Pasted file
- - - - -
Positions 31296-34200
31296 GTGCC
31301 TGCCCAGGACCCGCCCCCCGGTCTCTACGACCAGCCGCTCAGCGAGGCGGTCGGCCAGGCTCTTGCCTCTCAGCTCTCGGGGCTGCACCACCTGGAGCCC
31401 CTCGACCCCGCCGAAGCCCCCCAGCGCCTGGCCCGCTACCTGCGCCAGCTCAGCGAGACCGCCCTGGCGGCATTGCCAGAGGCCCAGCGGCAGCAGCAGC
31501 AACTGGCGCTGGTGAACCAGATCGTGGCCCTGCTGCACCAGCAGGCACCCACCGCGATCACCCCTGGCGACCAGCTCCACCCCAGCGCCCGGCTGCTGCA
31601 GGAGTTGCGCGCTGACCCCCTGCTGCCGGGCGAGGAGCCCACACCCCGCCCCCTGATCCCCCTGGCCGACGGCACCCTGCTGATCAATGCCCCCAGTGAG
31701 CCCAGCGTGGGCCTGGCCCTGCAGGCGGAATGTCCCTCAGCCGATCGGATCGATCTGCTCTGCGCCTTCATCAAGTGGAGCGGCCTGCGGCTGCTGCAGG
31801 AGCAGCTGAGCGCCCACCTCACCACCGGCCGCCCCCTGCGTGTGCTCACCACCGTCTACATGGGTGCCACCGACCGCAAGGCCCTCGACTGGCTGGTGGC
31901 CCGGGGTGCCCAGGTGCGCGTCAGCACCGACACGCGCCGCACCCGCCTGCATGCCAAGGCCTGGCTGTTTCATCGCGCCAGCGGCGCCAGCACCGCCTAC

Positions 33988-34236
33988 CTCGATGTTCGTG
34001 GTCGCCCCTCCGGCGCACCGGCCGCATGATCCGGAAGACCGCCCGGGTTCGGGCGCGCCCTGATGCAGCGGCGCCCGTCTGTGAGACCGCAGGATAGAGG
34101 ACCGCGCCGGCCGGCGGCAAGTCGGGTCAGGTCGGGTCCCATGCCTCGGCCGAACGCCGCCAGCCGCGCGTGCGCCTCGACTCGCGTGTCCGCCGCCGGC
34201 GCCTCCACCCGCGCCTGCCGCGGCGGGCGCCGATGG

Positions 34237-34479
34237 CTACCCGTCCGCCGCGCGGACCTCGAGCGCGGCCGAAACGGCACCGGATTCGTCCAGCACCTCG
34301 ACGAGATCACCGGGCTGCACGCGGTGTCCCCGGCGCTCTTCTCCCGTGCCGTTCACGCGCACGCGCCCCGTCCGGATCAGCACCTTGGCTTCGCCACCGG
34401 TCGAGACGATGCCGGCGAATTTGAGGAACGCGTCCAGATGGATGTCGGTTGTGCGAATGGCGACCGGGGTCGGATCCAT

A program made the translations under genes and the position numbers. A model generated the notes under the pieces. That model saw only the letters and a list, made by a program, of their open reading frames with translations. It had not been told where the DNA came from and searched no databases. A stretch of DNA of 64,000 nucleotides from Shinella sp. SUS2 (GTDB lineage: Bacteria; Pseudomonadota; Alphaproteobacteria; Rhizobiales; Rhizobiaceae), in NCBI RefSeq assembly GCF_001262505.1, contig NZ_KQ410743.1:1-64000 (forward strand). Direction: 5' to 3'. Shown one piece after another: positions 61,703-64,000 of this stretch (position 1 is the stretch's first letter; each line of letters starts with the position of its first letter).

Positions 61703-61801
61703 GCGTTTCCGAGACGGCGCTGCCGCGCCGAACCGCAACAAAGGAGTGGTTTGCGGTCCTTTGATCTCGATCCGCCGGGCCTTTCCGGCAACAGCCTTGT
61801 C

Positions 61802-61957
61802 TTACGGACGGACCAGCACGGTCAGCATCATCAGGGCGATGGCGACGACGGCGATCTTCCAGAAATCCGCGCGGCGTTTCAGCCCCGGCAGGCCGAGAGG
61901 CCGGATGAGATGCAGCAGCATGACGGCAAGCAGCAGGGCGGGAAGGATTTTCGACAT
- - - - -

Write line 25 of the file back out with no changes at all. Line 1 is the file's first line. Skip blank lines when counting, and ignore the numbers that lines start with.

61901 CCGGATGAGATGCAGCAGCATGACGGCAAGCAGCAGGGCGGGAAGGATTTTCGACAT